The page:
Duke Energy Indiana seeks extra MATS time for Wabash River units

The Indiana Office of Air Quality (OAQ) is out for comment until March 23 on a permit modification requested by Duke Energy Indiana for an extra year, until April 2016, on compliance with the federal Mercury and Air Toxics Standards for the coal-fired units at the Wabash River plant.

On Jan. 13, Duke Energy Indiana applied for the one-year extension for Wabash River Units 2-6 from the basic MATS compliance deadline on April 16 of this year. Unit 1 was repowered in the 1990s with an integated gasification combined cycle system, while the remaining units are still conventional coal-fired facilities. The following is a list of the emission units and pollution control devices for which an extension of compliance would be granted:

  • One wall fired coal electric utility boiler (pulverized-dry bottom), identified as Unit 2, constructed in 1953, using #2 fuel oil as ignition fuel, with a nominal rated heat input capacity of 913.8 million BTU per hour, using modified burner design (low NOx) for NOx control and electrostatic precipitator (ESP) for particulate control, exhausting to Stack A. Stack A is equipped with a continuous opacity monitor (COM) to monitor opacity as well as continuous emission monitors for NOx, CO2, SO2, and volumetric flow rate.
  • One wall fired coal electric utility boiler (pulverized-dry bottom), identified as Unit 3, constructed in 1954, using #2 fuel oil as ignition fuel, with a nominal rated heat input capacity of 922.9 million BTU per hour, using modified burner design (low NOx) for NOx control and ESP for particulate control, exhausting to Stack A.
  • One wall fired coal electric utility boiler (pulverized-dry bottom), identified as Unit 4, constructed in 1955, using #2 fuel oil as ignition fuel, with a nominal rated heat input capacity of 922.9 million BTU per hour, using modified burner design (low NOx) for NOx control and ESP for particulate control, exhausting to Stack A.
  • One wall fired coal electric utility boiler (pulverized-dry bottom), identified as Unit 5, constructed in 1956, using #2 fuel oil as ignition fuel, with a nominal rated heat input capacity of 1096.2 million BTU per hour, using modified burner design (low NOx) for NOx control and electrostatic precipitator (ESP) for particulate control, exhausting to Stack A.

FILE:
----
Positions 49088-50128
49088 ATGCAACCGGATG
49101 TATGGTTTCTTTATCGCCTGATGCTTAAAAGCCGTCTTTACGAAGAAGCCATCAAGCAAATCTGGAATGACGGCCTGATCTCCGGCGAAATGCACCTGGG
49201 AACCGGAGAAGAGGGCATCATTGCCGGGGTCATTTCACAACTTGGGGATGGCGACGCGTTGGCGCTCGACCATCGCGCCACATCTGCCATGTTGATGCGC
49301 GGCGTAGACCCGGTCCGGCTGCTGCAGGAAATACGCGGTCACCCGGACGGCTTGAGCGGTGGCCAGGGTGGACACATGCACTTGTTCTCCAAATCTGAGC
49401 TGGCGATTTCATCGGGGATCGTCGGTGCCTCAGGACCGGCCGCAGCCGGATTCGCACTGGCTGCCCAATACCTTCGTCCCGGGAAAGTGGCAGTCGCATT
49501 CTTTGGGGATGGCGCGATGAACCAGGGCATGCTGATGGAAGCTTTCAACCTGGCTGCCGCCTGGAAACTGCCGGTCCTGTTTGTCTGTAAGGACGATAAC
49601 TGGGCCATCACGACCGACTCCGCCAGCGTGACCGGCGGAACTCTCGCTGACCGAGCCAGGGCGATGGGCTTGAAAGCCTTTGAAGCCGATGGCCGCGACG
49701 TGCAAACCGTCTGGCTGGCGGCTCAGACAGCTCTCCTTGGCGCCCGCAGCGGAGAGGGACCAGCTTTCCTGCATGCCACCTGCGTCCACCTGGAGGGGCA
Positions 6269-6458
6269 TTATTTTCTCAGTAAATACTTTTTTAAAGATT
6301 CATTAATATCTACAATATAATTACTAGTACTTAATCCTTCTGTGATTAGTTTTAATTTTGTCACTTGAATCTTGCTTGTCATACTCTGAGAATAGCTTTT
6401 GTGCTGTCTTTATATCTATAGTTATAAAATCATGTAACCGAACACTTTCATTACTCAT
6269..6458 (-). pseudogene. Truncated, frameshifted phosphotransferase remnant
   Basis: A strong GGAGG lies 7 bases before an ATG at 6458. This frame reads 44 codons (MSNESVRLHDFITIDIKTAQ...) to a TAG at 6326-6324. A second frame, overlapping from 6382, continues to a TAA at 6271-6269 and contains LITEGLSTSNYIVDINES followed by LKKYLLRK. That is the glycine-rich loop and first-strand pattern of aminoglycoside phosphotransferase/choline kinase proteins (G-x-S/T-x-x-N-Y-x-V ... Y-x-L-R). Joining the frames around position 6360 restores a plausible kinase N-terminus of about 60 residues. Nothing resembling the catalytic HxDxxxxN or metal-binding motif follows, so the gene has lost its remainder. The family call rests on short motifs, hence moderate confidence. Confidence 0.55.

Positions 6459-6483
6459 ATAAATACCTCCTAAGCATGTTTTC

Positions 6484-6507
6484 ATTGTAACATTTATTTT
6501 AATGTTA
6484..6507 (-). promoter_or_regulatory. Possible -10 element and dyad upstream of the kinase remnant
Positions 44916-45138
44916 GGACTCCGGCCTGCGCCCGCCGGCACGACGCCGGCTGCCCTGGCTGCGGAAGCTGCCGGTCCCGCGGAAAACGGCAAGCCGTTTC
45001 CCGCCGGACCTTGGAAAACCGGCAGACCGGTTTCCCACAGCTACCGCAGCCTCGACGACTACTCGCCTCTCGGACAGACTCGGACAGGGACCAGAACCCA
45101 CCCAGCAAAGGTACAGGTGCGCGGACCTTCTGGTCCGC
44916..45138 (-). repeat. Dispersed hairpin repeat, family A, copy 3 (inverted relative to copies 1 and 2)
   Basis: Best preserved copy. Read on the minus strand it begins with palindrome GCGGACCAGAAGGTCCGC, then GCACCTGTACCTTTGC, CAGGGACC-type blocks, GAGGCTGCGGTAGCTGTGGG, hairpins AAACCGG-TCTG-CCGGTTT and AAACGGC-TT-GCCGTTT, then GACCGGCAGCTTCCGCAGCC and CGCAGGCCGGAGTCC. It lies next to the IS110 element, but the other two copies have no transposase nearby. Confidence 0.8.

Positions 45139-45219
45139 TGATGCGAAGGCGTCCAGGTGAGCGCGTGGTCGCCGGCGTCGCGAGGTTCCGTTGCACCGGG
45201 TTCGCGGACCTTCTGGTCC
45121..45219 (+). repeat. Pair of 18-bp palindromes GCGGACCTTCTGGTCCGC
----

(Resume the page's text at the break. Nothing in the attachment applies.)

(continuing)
• One tangential fired coal electric utility boiler (pulverized-dry bottom, tangential), identified as Unit 6, constructed in 1968, using #2 fuel oil as ignition fuel, with a nominal rated heat input capacity of 2999.0 million BTU per hour, using modified burner design (low NOx) for NOx control and ESP for particulate control, exhausting to Stack A.

The Midcontinent Independent System Operator filed in December 2014 at the Federal Energy Regulatory Commission a revised Generator Interconnection Agreement that covers the planned retirement in April 2016 of four of these units at Wabash River. The agreement is among Duke Energy Indiana, Duke Energy Business Services LLC as agent for Duke Energy Indiana, and MISO. Said the filing about the revision: “This change recognizes the unique factual circumstance that the Interconnection Customer has submitted to MISO an Attachment Y Definitive Retirement Notice and the units have been approved for retirement effective April 16, 2016.”

The affected units, installed at the Wabash River Station in West Terre Haute, Indiana, are:

  • Unit 2, 85 MW, Steam Turbine, Coal
  • Unit 3, 85 MW, Steam Turbine, Coal
  • Unit 4, 85 MW, Steam Turbine, Coal
  • Unit 5, 95 MW, Steam Turbine, Coal

Duke has said that the coal-fired Wabash River Unit 6 is being evaluated for a conversion to natural gas. Duke Energy Indiana committed to retire or convert these Wabash River units by June 2018 in conjunction with a settlement associated with the 618-MW Edwardsport coal gasification project air permit. The Edwardsport project went into commercial operation in June 2013.

About Barry Cassell 20414 Articles
Barry Cassell is Chief Analyst for GenerationHub covering coal and emission controls issues, projects and policy. He has covered the coal and power generation industry for more than 24 years, beginning in November 2011 at GenerationHub and prior to that as editor of SNL Energy’s Coal Report. He was formerly with Coal Outlook for 15 years as the publication’s editor and contributing writer, and prior to that he was editor of Coal & Synfuels Technology and associate editor of The Energy Report. He has a bachelor’s degree from Central Michigan University.